In order for even that to happen, there has to be a tactical alliance between all actors with strategic stakes in the game: Russia, major Western powers, the Sunni Arab states and Turkey, the Syrian and Iraqi regimes, the Kurds, Iran and a host of irregular warfare actors including Hizbollah, the Free Syrian Army and assorted Islamicist groups not beholden to Daesh. It will be a hard coalition to cobble together, but the common threat posed by Daesh could just well force them to temporarily put aside their differences in favour of a workable compromise and military division of labour between them.

Of course, should that all occur and Daesh be defeated, then the old fashioned geopolitical chess game between Russia, the West, the Arabs, Kurds and Iranians can resume in Syria and Iraq. The conditions for that game depend on who emerges strongest from the anti-Daesh struggle.

Somewhere in the Kremlin Vladimir Putin is smiling.

13 Responses to “The Daesh Matryoshka doll.”

  1. Daniel on November 24th, 2015 at 07:26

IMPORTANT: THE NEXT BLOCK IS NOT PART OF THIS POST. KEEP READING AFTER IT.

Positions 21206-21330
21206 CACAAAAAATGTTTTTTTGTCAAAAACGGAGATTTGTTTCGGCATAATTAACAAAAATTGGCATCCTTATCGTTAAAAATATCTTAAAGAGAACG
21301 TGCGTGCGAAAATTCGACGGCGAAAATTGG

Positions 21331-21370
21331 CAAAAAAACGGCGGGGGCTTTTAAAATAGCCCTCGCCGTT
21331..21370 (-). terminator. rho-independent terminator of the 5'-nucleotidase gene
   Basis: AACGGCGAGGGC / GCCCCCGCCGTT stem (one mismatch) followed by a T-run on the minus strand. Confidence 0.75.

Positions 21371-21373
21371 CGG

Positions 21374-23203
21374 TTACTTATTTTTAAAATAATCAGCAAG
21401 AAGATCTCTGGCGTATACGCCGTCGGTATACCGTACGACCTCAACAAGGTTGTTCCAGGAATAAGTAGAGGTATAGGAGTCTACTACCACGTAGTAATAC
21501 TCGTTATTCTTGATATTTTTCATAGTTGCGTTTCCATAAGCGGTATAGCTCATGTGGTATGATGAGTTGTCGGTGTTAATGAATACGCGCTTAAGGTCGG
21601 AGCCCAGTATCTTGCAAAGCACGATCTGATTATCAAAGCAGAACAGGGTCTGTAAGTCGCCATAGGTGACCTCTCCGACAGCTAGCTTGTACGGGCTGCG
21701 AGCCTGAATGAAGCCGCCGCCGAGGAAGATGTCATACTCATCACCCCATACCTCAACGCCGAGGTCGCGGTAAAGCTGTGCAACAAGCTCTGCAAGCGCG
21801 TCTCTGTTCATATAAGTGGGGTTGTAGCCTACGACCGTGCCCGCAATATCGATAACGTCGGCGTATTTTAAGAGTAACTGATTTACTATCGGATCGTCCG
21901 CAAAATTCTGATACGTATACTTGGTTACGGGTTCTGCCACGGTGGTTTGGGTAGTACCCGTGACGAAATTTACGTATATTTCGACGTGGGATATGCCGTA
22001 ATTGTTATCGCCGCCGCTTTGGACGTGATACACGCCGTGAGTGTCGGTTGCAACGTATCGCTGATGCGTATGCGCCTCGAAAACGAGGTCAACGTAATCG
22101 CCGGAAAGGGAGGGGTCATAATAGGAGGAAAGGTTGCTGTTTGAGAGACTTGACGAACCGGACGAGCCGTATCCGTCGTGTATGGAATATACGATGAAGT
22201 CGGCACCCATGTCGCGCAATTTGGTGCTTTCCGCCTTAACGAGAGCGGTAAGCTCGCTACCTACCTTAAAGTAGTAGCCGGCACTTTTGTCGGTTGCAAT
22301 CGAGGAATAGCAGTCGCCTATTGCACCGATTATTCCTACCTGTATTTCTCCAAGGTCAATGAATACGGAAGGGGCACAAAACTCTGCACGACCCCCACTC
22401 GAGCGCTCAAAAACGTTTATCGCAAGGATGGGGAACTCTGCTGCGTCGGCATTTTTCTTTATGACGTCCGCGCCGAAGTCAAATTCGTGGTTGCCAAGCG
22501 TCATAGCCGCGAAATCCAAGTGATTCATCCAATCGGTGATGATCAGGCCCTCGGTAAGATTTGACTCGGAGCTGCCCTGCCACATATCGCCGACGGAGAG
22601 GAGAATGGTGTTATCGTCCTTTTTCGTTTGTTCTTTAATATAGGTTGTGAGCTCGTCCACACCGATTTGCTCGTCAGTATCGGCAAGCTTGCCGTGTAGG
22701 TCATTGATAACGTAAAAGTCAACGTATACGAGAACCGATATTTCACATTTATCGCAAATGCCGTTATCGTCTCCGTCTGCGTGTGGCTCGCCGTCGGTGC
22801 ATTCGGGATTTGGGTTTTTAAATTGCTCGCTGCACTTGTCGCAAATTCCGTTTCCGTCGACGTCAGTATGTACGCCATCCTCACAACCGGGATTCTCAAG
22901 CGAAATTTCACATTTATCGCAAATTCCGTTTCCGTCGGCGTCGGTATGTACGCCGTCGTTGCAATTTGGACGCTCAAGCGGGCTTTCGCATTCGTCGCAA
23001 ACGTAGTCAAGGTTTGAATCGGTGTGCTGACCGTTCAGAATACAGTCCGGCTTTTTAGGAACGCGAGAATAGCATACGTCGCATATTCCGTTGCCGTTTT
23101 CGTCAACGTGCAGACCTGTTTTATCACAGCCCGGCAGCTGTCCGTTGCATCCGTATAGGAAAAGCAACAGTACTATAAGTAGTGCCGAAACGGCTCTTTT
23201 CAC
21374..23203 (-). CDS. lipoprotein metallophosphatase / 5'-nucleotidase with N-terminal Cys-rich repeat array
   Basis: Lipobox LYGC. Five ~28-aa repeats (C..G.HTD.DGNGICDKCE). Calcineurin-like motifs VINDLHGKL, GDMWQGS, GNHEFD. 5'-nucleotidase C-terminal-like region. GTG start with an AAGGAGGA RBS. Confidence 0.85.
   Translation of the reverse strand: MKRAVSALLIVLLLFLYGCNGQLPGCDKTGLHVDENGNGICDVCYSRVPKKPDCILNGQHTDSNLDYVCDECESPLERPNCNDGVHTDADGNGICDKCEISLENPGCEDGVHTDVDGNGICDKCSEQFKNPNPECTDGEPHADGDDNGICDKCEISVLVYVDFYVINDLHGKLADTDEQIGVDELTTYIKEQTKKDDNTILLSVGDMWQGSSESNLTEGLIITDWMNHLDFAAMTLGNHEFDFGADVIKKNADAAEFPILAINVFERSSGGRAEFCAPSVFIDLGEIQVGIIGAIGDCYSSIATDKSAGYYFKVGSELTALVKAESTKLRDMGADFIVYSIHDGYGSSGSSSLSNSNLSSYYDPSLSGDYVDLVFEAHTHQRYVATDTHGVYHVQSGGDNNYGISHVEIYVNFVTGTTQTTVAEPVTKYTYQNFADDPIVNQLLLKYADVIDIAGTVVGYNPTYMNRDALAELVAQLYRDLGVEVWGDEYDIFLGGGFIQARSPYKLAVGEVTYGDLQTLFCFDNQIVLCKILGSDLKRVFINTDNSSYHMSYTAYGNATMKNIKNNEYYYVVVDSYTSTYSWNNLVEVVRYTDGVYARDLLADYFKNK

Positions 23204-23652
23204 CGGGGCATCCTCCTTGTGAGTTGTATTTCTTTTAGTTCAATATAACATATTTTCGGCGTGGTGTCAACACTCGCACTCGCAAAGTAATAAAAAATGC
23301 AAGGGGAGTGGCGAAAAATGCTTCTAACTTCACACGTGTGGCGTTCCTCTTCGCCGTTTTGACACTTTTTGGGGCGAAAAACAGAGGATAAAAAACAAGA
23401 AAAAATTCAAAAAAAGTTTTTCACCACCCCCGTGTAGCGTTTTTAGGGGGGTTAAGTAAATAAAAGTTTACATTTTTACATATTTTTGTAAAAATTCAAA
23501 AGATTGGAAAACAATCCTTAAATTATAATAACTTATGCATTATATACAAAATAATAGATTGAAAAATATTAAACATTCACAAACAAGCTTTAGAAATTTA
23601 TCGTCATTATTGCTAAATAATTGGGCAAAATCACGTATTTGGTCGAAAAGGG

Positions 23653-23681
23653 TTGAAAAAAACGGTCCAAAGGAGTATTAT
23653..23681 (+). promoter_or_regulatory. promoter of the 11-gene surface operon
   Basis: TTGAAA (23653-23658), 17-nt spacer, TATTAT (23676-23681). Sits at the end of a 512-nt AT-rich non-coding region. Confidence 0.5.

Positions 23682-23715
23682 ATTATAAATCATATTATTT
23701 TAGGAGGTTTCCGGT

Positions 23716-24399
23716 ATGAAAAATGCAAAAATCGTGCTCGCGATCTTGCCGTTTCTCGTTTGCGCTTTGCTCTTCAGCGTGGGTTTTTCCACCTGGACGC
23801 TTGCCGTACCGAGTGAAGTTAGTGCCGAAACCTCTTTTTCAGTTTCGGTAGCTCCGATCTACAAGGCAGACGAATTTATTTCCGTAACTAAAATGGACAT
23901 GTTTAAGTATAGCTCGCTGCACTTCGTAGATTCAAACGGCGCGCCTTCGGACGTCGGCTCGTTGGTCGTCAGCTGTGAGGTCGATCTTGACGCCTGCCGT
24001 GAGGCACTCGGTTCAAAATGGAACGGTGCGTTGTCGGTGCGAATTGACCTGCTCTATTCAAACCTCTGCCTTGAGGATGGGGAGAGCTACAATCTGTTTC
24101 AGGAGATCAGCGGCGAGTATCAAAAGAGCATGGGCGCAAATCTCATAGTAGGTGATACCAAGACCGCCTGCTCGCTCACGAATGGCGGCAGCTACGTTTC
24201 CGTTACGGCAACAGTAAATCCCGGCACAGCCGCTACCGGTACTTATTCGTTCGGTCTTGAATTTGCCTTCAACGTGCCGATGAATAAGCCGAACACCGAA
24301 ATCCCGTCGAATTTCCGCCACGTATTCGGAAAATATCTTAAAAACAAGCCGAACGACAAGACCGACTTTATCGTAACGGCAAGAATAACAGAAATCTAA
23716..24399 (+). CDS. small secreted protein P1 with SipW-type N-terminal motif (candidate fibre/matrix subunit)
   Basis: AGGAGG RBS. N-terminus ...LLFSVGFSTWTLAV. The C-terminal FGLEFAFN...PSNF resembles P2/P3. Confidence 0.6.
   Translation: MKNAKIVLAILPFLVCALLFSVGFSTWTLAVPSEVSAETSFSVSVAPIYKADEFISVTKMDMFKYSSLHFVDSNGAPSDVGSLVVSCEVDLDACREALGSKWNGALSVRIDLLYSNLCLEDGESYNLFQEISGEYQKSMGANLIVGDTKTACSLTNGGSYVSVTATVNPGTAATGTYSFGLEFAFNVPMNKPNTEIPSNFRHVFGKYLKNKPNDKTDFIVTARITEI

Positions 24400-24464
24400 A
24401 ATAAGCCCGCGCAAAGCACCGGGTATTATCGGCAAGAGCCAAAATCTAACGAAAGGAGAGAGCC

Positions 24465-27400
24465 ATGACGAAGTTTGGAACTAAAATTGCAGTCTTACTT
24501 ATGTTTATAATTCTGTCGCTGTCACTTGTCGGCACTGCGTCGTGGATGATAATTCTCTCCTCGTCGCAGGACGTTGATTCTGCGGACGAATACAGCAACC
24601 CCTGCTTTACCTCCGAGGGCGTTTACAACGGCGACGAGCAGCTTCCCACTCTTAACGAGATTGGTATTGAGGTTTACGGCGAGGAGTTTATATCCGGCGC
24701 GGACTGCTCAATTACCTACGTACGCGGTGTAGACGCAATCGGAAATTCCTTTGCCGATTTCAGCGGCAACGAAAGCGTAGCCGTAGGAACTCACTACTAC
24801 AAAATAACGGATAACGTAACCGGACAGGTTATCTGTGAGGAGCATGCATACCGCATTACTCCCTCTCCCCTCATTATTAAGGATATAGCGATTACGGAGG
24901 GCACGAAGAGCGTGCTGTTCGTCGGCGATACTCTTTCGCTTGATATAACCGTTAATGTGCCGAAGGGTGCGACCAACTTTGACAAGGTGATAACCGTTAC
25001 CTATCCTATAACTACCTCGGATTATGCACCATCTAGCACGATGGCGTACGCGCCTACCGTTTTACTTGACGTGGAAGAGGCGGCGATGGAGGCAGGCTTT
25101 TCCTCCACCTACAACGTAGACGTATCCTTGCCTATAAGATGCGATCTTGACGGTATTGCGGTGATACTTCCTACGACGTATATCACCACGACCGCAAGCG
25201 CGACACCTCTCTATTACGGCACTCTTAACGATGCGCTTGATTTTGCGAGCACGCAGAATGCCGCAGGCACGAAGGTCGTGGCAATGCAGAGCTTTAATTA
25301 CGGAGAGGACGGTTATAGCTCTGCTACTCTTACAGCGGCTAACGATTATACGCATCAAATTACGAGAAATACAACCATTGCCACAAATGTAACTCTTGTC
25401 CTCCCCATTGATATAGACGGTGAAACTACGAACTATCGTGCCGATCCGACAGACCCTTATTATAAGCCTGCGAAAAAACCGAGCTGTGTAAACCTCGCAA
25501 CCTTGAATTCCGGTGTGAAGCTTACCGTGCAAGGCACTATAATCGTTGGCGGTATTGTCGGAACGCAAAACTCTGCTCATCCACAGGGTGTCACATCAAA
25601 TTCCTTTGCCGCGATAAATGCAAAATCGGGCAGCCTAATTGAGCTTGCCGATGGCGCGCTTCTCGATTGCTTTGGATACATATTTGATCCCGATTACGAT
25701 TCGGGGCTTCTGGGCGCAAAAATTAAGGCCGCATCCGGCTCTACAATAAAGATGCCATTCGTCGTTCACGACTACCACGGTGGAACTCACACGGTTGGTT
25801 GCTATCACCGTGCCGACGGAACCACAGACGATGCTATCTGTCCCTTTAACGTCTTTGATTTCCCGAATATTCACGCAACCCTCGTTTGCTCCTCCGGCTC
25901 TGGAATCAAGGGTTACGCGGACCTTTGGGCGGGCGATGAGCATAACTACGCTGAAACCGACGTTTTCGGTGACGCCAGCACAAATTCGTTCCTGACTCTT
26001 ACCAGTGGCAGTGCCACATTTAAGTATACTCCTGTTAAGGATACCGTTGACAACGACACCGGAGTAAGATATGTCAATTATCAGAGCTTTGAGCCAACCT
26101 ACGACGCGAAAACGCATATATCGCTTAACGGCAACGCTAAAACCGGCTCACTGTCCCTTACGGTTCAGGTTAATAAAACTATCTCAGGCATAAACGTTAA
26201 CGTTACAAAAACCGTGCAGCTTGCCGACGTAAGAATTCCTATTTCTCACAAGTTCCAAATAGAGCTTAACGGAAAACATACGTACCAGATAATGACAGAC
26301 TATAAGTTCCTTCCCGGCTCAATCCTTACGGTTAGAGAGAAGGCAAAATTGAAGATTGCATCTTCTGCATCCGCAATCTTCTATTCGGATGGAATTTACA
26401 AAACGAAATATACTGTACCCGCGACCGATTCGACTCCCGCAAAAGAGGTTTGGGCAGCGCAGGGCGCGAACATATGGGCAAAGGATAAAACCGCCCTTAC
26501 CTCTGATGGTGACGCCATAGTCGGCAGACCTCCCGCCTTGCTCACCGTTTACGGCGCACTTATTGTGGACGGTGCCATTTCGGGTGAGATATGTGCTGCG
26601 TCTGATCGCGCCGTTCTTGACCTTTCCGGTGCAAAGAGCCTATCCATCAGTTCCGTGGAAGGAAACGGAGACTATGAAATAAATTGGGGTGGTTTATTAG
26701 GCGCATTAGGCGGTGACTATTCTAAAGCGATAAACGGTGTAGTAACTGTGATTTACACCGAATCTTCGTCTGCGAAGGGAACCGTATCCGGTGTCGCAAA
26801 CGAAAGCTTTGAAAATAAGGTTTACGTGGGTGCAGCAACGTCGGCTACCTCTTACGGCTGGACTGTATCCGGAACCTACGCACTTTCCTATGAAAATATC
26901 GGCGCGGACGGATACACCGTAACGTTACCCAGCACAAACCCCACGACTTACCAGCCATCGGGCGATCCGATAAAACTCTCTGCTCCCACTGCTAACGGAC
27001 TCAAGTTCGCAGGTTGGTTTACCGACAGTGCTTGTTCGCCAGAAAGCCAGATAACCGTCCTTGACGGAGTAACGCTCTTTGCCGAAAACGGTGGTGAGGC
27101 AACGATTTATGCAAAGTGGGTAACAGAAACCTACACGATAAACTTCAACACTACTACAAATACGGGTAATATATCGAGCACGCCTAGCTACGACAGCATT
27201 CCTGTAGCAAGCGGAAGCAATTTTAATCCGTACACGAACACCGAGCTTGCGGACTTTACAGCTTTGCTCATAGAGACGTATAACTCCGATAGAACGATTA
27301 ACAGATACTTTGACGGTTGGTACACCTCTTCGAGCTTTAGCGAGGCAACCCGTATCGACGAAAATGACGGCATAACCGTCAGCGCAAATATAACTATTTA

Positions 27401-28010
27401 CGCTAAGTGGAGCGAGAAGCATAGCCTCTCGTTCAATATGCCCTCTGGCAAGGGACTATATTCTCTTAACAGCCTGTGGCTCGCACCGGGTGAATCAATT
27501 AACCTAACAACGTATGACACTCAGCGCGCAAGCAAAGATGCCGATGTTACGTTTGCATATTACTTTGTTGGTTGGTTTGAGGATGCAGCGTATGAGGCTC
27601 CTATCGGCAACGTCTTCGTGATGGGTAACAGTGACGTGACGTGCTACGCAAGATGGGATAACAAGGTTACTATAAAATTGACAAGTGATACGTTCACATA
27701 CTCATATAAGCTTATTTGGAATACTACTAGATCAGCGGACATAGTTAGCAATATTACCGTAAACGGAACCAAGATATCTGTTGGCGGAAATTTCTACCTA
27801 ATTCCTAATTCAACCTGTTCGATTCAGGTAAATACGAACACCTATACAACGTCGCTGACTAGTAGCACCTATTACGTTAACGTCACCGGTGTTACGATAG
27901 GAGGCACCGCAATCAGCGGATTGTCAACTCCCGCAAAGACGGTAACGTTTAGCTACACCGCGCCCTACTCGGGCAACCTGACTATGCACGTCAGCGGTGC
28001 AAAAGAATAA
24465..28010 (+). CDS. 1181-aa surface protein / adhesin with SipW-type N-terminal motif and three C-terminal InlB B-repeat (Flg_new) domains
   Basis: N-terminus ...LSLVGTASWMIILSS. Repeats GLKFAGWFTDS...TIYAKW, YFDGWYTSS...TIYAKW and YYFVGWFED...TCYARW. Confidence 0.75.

Great Post but those are some very big ifs and ‘ands’ in those last paragraphs.

    More quagmire anyone?

  2. Pablo on November 24th, 2015 at 07:29

    Daniel:

    Yes, there is a lot of obstacles yet to be addressed. Here is an interesting viewpoint: http://www.latimes.com/opinion/op-ed/la-oe-boot-islamic-state-sunni-arabs-20151122-story.html

  3. Daniel on November 24th, 2015 at 10:30

    Hmmmm, interesting but nothing really new in the proscriptions for victory there. Remove Assad, arm ethnic minorities and support the Sunni population base. And Max Boot… ughh! He is a hack, a talented hack but still a hack.

    Since I am playing armchair strategist my suggestion is that there is no real peace in the region until many of the ethnic/religious/border issues that plague the region are settled and external meddling just keeps the pot boiling over rather than fixing it.

    Europe had to go through two very bloody wars and centuries of conflict before they got to any degree of solidarity, and that was without the high degree of meddling the middle east currently has.

    If the rest of the world wants some sort of “Concert” of unity in the region then perhaps not backing the most disruptive elements and actually allowing things to be settled (possible unhappy parties included and expected) would be the best course.

    Instead the the rule has been to back the religious fanatics because they have the oil, support the local strongman because they have the oil, turn a blind eye to massacres, land grabs and forced resettlement because they are our strategic allies and generally back the worst possible option.